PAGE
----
DAVE MEGGERS: We're tough on our school board down there on different such situations. One thing was, you know, the books in school and stuff like that, and we were one of the first ones down there to get our kids out of masks.

KURTZLEBEN: Lori Tiangco was volunteering for DeSantis at a November rally in Des Moines. Cultural issues in schools are a top priority for her. She pointed to her grandson and how his parents reacted to the school's teaching about LGBT issues.

LORI TIANGCO: They pulled him out and homeschooled him because they didn't want that being forced on them, which goes against our - you know, the Christian moral values that we have.

KURTZLEBEN: But there's a wide range of opinions. At a recent Nikki Haley event in Clear Lake, Stacy Doughan, the president of the city's chamber of commerce, said the focus on culture war issues leaves her cold.

STACY DOUGHAN: I think that when you take it down to race and gender, you're really missing the point. So whatever we need to do to make it so our kids are able to go to school, to enjoy going to school and to learn what they need to learn to be competitive in an international market today is what's really important.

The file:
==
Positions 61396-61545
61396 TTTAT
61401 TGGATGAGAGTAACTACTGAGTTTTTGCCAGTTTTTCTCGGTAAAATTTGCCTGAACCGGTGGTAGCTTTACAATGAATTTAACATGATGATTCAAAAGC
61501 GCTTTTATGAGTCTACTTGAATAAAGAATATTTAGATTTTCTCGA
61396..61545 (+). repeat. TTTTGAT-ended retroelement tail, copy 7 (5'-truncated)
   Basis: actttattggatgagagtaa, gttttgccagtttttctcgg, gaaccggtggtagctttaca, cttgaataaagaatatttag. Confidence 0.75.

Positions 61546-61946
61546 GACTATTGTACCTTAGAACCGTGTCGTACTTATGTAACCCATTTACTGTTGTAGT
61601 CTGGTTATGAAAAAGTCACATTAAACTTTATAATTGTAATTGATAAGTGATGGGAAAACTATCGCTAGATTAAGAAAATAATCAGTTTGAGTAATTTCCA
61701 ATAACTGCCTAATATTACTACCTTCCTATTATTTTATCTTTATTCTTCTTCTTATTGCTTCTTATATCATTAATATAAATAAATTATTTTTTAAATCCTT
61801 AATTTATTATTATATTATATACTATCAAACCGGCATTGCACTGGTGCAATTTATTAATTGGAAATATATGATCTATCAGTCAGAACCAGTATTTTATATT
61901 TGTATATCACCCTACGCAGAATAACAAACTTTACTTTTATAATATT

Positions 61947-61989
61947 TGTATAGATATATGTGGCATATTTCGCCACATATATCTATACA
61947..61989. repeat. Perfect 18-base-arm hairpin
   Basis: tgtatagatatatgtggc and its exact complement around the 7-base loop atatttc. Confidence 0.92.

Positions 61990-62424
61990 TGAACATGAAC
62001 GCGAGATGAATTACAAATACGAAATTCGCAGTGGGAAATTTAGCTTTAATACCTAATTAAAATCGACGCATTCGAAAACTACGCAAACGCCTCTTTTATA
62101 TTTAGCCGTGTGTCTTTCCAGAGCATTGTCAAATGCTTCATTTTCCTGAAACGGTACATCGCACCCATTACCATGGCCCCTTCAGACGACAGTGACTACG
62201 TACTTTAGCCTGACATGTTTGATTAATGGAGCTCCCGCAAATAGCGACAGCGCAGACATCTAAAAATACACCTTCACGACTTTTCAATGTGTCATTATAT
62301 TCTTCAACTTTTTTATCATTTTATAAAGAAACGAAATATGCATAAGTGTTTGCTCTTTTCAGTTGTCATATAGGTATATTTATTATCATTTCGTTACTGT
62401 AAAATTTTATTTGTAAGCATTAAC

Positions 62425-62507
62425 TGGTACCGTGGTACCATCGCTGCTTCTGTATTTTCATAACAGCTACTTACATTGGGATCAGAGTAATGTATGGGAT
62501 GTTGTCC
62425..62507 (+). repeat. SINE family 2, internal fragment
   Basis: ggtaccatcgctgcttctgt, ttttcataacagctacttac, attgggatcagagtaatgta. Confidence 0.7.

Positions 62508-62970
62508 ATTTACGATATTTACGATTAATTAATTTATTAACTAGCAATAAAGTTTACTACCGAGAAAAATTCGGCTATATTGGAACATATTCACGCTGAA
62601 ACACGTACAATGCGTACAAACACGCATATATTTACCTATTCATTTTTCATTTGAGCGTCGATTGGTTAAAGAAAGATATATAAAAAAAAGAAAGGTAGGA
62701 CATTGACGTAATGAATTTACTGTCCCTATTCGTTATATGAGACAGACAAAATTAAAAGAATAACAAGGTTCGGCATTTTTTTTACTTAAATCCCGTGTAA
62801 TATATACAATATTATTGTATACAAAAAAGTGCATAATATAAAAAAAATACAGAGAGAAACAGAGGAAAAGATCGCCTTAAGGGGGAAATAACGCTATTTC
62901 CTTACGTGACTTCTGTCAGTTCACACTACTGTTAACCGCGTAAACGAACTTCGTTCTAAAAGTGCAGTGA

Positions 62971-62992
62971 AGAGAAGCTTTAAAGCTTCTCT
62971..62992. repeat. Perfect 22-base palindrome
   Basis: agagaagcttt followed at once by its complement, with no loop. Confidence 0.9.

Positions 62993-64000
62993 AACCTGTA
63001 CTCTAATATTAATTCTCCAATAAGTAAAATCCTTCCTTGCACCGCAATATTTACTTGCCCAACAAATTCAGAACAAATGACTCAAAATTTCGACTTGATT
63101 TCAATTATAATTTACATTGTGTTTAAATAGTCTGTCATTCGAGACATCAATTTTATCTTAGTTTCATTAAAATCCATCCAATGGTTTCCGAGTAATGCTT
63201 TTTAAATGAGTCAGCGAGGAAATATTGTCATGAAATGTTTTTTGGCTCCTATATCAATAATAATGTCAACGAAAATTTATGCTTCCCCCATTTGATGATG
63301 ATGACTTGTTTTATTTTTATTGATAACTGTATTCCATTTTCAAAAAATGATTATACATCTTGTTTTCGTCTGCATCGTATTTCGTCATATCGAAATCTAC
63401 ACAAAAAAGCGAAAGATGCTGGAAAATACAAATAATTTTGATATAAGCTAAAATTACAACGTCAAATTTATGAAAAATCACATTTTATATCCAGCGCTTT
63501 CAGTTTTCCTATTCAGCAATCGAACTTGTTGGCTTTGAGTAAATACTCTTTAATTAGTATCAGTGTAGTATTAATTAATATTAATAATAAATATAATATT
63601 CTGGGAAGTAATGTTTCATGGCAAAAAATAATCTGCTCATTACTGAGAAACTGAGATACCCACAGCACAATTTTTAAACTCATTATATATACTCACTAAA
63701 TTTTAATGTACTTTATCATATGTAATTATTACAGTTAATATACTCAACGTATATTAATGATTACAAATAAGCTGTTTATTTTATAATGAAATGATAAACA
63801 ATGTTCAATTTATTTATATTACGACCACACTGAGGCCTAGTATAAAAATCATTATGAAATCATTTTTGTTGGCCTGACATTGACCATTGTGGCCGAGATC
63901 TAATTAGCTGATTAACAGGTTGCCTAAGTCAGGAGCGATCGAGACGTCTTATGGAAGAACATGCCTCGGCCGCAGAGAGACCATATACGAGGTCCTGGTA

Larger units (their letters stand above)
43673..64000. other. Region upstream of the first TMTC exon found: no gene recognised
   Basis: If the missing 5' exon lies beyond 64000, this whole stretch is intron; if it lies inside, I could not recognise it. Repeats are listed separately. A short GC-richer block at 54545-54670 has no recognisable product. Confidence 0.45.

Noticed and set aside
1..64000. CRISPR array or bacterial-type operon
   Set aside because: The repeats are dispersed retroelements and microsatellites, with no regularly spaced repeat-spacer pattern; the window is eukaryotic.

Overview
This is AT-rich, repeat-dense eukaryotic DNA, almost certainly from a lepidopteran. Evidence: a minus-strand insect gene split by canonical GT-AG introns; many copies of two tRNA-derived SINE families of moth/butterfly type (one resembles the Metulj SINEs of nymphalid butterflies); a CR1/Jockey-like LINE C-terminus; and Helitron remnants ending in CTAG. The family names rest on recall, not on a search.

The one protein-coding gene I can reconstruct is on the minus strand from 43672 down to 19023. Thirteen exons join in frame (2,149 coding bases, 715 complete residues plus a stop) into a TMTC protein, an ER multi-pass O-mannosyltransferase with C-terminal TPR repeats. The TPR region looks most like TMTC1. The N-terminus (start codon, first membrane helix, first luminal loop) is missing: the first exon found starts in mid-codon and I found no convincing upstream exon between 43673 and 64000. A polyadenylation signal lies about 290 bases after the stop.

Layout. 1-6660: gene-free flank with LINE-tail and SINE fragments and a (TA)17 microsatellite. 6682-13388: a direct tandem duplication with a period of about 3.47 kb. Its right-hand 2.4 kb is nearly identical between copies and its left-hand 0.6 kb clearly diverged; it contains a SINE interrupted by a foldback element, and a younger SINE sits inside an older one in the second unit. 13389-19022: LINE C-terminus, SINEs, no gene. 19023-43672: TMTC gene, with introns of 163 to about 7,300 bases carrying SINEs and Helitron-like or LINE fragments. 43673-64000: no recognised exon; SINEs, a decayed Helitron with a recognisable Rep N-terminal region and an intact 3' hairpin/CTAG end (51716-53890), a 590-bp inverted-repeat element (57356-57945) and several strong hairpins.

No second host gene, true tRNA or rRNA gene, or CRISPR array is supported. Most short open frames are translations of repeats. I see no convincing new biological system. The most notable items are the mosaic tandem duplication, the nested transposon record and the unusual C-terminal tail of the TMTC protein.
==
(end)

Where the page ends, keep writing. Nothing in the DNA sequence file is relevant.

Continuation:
KURTZLEBEN: Indeed, Haley's event had at least one voter who says she disagrees with a key Republican culture war issue - how to treat LGBT kids. Here's Michelle Garland, a psychology professor at nearby Waldorf University.

MICHELLE GARLAND: The suicide rate among gay teens is the highest of all groups. And they have a right to be called by whatever gender they prefer to be called by.

KURTZLEBEN: That makes Garland unusual among GOP primary voters. But then, this is the thing about prioritization - trans kids aren't her top priority. Israel is, and she likes where Haley stands on Israel. If focusing on education and not culture will win voters over, it may mean any candidate would have to back off of those talking points in a general election. Haley, meanwhile, does sometimes talk about improving the education system. Here she was in Waukee this month.